AWS Cloud Development Kit (CDK)


CDK is a relatively new tool available to developers in the world of devops. CDK acts as an abstraction on top of Cloud Formation Templates that allows developers to use actual declarative languages (Java, JavaScript, Python, TypeScript and .NET are currently supported) to define their cloud infrastructure. The CDK stack file is translated to Cloud Formation which is then used to create your stack.

CDK builds on top of CloudFormation and allows us to describe the CloudFormation resources that we want to deploy in a programming language like Java or TypeScript. This way, we have a real Infrastructure As Code solution and don’t have to handle CloudFormation files in YAML or JSON anymore.

CDK “synthesizes” the code we create in one of these languages into plain old CloudFormation templates. We can then deploy them with the AWS CLI or the more specialized CDK CLI, which is a little easier to work with for us humans. A CDK “App” can contain one or more CloudFormation stacks that we can interact with separately via CLI commands.


If you wish to install a specific CDK version specify the same in the npm install:

npm install -g aws-cdk@X.YY.Z

Creating the CDK App

cdk init app --language=java

After CDK has created our app we’re greeted with this message:

# Welcome to your CDK Java project!

This is a blank project for Java development with CDK.

The `cdk.json` file tells the CDK Toolkit how to execute your app.

It is a [Maven]( based project, so you can open this project with any Maven compatible Java IDE to build and run tests.

## Useful commands

 * `mvn package`     compile and run tests
 * `cdk ls`          list all stacks in the app
 * `cdk synth`       emits the synthesized CloudFormation template
 * `cdk deploy`      deploy this stack to your default AWS account/region
 * `cdk diff`        compare deployed stack with current state
 * `cdk docs`        open CDK documentation


If we look in the generated code we find these 2 classes:

public class CdkApp {
    public static void main(final String[] args) {
        App app = new App();

        new CdkStack(app, "CdkStack", StackProps.builder()
                // If you don't specify 'env', this stack will be environment-agnostic.
                // Account/Region-dependent features and context lookups will not work,
                // but a single synthesized template can be deployed anywhere.

                // Uncomment the next block to specialize this stack for the AWS Account
                // and Region that are implied by the current CLI configuration.

                // Uncomment the next block if you know exactly what Account and Region you
                // want to deploy the stack to.

                // For more information, see

public class CdkStack extends Stack {
    public CdkStack(final Construct scope, final String id) {
        this(scope, id, null);

    public CdkStack(final Construct scope, final String id, final StackProps props) {
        super(scope, id, props);

        // The code that defines your stack goes here

        // example resource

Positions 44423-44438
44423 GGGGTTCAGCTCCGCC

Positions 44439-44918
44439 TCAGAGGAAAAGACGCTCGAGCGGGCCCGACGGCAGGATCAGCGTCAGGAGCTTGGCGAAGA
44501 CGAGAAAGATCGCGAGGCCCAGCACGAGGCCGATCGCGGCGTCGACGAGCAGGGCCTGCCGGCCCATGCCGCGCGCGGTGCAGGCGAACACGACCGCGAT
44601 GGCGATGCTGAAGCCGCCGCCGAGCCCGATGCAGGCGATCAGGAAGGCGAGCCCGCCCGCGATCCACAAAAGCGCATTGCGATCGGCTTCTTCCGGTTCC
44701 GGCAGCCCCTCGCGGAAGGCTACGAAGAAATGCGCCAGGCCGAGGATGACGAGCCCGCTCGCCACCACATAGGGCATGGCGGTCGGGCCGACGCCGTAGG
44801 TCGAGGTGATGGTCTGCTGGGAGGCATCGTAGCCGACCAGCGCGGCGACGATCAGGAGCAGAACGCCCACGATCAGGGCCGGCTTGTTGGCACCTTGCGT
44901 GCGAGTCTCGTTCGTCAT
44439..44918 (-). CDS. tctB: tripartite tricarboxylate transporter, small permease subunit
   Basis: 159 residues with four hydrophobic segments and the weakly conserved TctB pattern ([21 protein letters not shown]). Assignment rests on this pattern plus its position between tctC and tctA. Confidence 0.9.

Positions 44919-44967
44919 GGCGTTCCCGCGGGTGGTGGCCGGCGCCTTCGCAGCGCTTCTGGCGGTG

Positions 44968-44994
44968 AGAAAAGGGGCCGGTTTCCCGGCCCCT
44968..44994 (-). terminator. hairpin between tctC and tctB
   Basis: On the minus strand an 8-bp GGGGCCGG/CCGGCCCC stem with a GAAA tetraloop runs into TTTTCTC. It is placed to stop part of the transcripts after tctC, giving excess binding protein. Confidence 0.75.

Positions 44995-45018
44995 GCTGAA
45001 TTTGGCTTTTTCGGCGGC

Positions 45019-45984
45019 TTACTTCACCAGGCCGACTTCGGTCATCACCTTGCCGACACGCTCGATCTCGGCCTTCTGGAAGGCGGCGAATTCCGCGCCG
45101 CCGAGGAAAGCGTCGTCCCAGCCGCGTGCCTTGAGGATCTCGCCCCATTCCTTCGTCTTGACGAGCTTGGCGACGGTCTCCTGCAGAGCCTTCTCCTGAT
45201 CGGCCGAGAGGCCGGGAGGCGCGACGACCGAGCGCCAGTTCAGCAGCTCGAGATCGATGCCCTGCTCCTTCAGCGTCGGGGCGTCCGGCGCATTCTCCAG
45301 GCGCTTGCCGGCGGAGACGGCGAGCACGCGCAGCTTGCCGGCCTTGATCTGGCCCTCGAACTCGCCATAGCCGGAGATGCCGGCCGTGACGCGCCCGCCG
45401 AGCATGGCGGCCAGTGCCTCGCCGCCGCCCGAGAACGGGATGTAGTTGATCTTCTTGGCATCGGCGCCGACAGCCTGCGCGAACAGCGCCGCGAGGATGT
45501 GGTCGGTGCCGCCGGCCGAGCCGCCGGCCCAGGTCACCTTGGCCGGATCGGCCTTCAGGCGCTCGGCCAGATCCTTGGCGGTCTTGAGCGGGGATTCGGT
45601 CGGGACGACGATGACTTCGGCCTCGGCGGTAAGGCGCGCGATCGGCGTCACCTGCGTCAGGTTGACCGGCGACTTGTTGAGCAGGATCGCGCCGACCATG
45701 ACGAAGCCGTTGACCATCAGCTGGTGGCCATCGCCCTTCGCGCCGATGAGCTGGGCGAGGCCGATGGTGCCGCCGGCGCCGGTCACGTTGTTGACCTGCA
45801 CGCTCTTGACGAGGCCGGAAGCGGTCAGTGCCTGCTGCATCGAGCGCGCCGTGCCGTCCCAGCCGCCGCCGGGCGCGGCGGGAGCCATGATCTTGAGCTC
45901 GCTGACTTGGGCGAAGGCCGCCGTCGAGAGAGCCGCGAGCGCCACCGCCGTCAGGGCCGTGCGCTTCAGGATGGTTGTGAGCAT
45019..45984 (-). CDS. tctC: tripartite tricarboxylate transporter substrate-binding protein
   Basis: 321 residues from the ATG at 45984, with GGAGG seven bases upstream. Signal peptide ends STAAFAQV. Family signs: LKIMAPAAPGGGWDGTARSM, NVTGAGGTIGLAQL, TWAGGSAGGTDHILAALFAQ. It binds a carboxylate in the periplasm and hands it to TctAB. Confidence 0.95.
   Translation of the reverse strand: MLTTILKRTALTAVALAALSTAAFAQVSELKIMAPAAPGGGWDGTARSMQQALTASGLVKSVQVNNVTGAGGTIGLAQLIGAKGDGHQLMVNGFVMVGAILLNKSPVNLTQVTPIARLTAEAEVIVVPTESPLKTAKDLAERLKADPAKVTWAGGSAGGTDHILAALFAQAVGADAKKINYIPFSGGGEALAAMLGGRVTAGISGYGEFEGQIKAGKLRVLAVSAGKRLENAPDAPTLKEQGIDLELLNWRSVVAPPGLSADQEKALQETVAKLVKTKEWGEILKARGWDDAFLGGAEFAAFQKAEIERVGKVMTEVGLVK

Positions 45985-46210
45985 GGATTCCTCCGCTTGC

// final Queue queue = Queue.Builder.create(this, "CdkQueue")
        //         .visibilityTimeout(Duration.seconds(300))
        //         .build();

That’s all the code we need for a working CDK app!

CdkApp is the main class of the app. It’s a standard Java class with a standard main() method to make it executable. The main() method creates an App instance and a CdkStack instance and finally calls app.synth() to tell the CDK app to create CloudFormation files with all the CloudFormation resources it contains. These CloudFormation files will be written to the folder named cdk.out.

Deploying the CDK App

Let’s try to deploy the generated CDK app. This is as easy as executing the cdk deploy command in the folder of the app. It will take a couple of seconds and we’ll be rewarded with a success message like this one:

C:\Repos\todo-in-cloud\cdk>cdk deploy
CdkStack: deploying...
CdkStack: creating CloudFormation changeset...
CdkStack | 0/2 | 1:40:35 PM | REVIEW_IN_PROGRESS   | AWS::CloudFormation::Stack | CdkStack User Initiated
CdkStack | 0/2 | 1:40:41 PM | CREATE_IN_PROGRESS   | AWS::CloudFormation::Stack | CdkStack User Initiated
CdkStack | 0/2 | 1:40:45 PM | CREATE_IN_PROGRESS   | AWS::CDK::Metadata | CDKMetadata/Default (CDKMetadata)
CdkStack | 0/2 | 1:40:46 PM | CREATE_IN_PROGRESS   | AWS::CDK::Metadata | CDKMetadata/Default (CDKMetadata) Resource creation Initiated
CdkStack | 1/2 | 1:40:46 PM | CREATE_COMPLETE      | AWS::CDK::Metadata | CDKMetadata/Default (CDKMetadata)
CdkStack | 2/2 | 1:40:48 PM | CREATE_COMPLETE      | AWS::CloudFormation::Stack | CdkStack

 ✅  CdkStack

Stack ARN:

This means that CDK has successfully deployed the (empty) stack. If we log in to the AWS web console and navigate to the CloudFormation service, we should see a stack called “TestStack” deployed there:

AWS CDK Empty Stack

The stack contains a single resource called CDKMetadata, which the CDK needs to work with that stack. Before moving on, let’s destroy the stack again with

cdk destroy

Further Read

You can hear about the benefits of CDK from the horse’s mouth here: